Lynchings, Fake WhatsApp Texts Create Fear Among Indian NGOs -

Lynchings, Fake WhatsApp Texts Create Fear Among Indian NGOs

  • Published on
    July 3, 2018
  • Written by:
    Jamison Liang
  • Category:
    Anti-Slavery Activists, Child Slavery, Debt Bondage, Domestic Slavery, Forced Labor, Forced Marriage, Human Trafficking, Prevention, Rehabilitation & Liberation
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Anti-trafficking NGOs in India are being forced to put their work on hold following public lynchings of 10 people and false rumors of child kidnapping spreading across Facebook and WhatsApp.

Anti-trafficking activists say they fear being targeted as their work involves interacting with vulnerable children — something they fear could be misconstrued as something sinister.

Related Campaign: Help stop domestic slavery in Delhi.

This Sunday, five people were killed and two beaten up in separate incidents in the western state of Maharashtra.

Thomson Reuters Foundation reports:

Five charities told the Thomson Reuters Foundation they had been forced to postpone work after the attacks, and there were fears traffickers could exploit the public anger.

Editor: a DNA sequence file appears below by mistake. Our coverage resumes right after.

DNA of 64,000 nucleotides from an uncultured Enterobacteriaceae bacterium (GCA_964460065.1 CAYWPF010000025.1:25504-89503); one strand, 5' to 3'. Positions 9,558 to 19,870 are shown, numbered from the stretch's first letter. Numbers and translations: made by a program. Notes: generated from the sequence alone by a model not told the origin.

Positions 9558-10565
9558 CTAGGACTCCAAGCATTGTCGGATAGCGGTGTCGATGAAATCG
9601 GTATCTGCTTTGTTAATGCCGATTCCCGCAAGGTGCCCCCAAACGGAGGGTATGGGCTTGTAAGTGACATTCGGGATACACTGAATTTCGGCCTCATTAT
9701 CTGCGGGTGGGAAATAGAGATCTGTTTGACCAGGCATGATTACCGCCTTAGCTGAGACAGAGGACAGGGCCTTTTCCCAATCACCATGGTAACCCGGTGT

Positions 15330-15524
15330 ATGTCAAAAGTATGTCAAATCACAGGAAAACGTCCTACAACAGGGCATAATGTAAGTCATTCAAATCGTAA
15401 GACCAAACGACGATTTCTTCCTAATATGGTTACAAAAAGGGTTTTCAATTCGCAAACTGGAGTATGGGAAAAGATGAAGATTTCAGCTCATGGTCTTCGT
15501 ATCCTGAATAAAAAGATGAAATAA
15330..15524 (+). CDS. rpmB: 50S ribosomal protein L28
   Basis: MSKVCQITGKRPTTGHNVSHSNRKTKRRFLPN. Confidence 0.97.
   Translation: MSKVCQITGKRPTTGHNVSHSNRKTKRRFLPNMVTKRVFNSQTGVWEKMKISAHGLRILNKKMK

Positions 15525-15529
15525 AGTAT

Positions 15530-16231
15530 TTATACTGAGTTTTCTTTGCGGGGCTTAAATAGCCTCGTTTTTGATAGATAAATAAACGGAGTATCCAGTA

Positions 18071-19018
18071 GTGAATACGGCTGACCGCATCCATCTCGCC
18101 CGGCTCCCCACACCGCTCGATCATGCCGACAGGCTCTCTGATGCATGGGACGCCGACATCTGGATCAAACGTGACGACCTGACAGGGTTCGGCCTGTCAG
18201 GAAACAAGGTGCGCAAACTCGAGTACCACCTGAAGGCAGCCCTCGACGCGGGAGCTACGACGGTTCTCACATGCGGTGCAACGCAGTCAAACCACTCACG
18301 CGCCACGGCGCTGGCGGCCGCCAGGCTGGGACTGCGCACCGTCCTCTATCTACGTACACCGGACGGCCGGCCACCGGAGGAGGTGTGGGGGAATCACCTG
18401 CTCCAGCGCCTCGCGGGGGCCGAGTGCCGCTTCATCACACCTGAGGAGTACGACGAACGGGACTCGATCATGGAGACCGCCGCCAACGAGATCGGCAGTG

“The messages are a combination of old video clips, headlines and messages that are spreading like fire,” said Anita Kaniya, India CEO of anti-trafficking charity The Freedom Project.

“We have had to put on hold a survey we were doing of children trafficked into beggary in Bengaluru since it involves taking pictures, talking to children, and our motives may be questioned.”

A 26-year-old man was lynched in May in the southern Indian technology hub of Bengaluru on suspicion of being a kidnapper after a warning that 400 child traffickers were arriving spread on WhatsApp.

Adrian Phillips from non-profit Justice and Care said that the rumors on social media were likely to negatively impact anti-trafficking campaigners.

“These actions colour genuine anti-trafficking cases very negatively, such that suspicions will be raised about motives and genuine cases may not be taken seriously everywhere,” he said.

Investigating officials say that these rumors of child kidnappings often have no real link to actual missing children.

Still, as police officer Harsh Poddar points out, “The rumours are striking at a very primal fear of one’s child being at risk.”

“We want people to be careful about their children but are arresting people for causing public panic.”

Take Action: Help stop domestic slavery in Delhi.

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